Hear the name Javier Camarena, and Juan Diego Flórez and Luciano Pavarotti will almost certainly be mentioned in the same sentence. All three have the distinct honour of being granted an encore at the Metropolitan Opera in New York and each have a very distinct relationship with those jewels of bel canto, the high Cs. Camarena has achieved huge popularity in New York and across Europe in works such as Don Pasquale and La Cenerentola (both of which featured his aforementioned encores), but is sadly not so well-known in this country, though that should change with his forthcoming debut at the Royal Opera House as Count Almaviva later this year. His Rosenblatt Recital showed exactly why he has gained such devotion from the Met's audience, and why comparisons with Pavarotti are so apt.

Javier Camarena
Javier Camarena

 This was not a programme that did anything other than showcase Camarena’s voice, and in this it succeeded admirably, offering not merely an indulgent selection, but a double-cream, head right in the bowl range of audience favourites without ever being dull. The first half was straight from the stage; Camarena’s opening salvo was “Que les destins prospères” from Le comte Ory, which is a ridiculously difficult piece to open with and yet was sung with total ease. Camarena’s tenor is undoubtedly huge – like several other singers in the Rosenblatt series, too big for the venue – and has an unusual combination of light creaminess and sheer brawn, particularly at the top. He showed a very easy and flexible range, navigating the tessitura of the aria thrillingly. Technically, Camarena is nearly perfect, but his emotional and musical intelligence is equally noticeable. He brought a plangent melancholy to “Je crois entendre encore” from Pearl Fishers which balanced the warmth of his tone and indeed moved several members of the audience in my vicinity to tears. The ease with which Camarena moved from role to role so completely was striking and one of the components of this aria-by-aria change was the extended introduction to each played by the pianist, Ángel Rodríguez. Moving from the humour of the Count Ory to the pathos of Nadir, through Edgardo and then back to the more uplifting Tonio of La fille du regiment, Camarena’s assumption of each role was totally convincing.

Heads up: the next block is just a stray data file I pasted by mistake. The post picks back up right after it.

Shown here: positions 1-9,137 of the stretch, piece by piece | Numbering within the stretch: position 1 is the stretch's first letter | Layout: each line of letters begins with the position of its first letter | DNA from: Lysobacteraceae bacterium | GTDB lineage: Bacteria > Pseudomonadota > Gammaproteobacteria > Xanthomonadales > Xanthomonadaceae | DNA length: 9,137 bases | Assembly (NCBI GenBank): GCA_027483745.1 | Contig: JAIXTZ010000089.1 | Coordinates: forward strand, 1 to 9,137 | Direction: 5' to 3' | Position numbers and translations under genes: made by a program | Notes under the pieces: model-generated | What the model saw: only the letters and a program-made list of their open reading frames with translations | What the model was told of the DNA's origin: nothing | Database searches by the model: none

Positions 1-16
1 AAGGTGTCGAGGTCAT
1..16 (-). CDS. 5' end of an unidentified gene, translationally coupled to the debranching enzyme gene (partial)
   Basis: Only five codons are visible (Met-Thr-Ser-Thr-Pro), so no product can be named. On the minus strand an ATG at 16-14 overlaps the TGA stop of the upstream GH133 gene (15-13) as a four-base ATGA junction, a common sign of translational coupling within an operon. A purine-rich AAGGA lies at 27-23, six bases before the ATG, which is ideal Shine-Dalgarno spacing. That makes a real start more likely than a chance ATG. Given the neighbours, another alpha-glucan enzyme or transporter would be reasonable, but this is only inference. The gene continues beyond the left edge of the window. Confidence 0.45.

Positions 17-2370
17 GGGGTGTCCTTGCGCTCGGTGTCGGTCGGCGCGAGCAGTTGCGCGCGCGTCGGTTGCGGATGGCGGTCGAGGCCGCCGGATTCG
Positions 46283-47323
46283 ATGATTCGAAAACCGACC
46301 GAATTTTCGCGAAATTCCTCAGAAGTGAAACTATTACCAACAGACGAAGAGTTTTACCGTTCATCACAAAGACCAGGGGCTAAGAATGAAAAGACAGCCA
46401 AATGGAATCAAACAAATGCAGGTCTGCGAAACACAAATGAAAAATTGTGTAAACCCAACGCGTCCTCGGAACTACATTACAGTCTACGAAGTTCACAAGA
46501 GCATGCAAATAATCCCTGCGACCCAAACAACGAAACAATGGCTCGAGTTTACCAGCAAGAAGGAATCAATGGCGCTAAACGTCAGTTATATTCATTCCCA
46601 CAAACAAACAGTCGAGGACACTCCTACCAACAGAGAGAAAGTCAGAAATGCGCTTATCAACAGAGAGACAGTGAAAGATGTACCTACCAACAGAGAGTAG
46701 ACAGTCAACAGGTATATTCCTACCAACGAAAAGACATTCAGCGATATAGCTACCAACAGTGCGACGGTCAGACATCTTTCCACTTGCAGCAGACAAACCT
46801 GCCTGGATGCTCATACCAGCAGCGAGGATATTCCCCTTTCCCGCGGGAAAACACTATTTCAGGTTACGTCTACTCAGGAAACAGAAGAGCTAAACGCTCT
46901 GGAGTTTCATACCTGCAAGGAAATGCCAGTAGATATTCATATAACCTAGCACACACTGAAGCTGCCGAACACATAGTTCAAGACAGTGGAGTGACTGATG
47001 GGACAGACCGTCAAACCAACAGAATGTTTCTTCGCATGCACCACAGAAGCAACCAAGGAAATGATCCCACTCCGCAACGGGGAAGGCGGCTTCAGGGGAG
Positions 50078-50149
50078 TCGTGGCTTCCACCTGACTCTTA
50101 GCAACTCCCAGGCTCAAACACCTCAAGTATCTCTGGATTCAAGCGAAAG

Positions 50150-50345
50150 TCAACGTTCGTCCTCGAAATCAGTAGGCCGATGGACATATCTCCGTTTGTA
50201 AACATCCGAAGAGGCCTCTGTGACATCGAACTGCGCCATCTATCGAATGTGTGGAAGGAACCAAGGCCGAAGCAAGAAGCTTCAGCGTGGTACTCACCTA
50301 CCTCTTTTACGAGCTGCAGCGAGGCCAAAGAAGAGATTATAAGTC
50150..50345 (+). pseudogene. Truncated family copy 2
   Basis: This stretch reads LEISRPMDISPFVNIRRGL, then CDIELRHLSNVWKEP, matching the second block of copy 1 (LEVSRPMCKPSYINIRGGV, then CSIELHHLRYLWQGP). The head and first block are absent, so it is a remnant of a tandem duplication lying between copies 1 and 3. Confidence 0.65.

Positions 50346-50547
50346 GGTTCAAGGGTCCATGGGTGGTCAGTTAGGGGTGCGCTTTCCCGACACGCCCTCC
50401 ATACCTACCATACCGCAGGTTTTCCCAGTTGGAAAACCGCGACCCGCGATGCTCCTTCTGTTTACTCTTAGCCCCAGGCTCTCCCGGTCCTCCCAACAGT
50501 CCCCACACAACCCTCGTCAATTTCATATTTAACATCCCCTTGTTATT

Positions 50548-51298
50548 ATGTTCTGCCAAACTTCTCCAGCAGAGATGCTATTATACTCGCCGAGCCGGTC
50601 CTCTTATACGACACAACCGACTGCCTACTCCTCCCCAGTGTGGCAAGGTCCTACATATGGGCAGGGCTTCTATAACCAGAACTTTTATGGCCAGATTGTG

He crowned the first half with “Bagnato il sen di lagrime” from Roberto Devereux and “Ah! mes amis…” from La fille’. Here, words fail me. There are very few tenors I have heard who have managed to sing either of the two with such power and force at the top. “Ah! mes amis” was a signature piece for Pavarotti – Camarena came millimetres away from equalling him, with a laser-sharp Cs, reached and held with an unwavering intensity. I noted too Camarena’s fine facility with both French and Italian – and Spanish in the second half – where excellent diction and an innate understanding of the patterns of the languages was shown. Careful phrasing is just as much a hallmark as his ringing top notes.

 The second half was slightly more eclectic in taste, ranging from Tosti (a real favourite in the Rosenblatt series this year) and zarzuela to Latin American songs. For the Tosti song cycle Quattro canzoni d’Amaranta, Camarena had a music stand brought on stage, but was not heavily reliant on it and gave a balanced, intelligent performance that showed clear inspiration from the text, and displayed an appealing gravel at the lower reaches of his voice. I am particularly grateful to him for singing Oración Caribe by Agustín Lara, which I had not heard before and is a delightfully evocative little piece.  Angel Rodríguez’s playing throughout was a superbly measured – the introductions to each piece in the first half gave plenty of opportunities to hear some splendid playing, particularly the melancholy of Donizetti’s music.

The recital convinced me that Camarena is now at the very top of bel canto tenors singing today. Any performance of his will be a must-see and I warmly await his Covent Garden debut.

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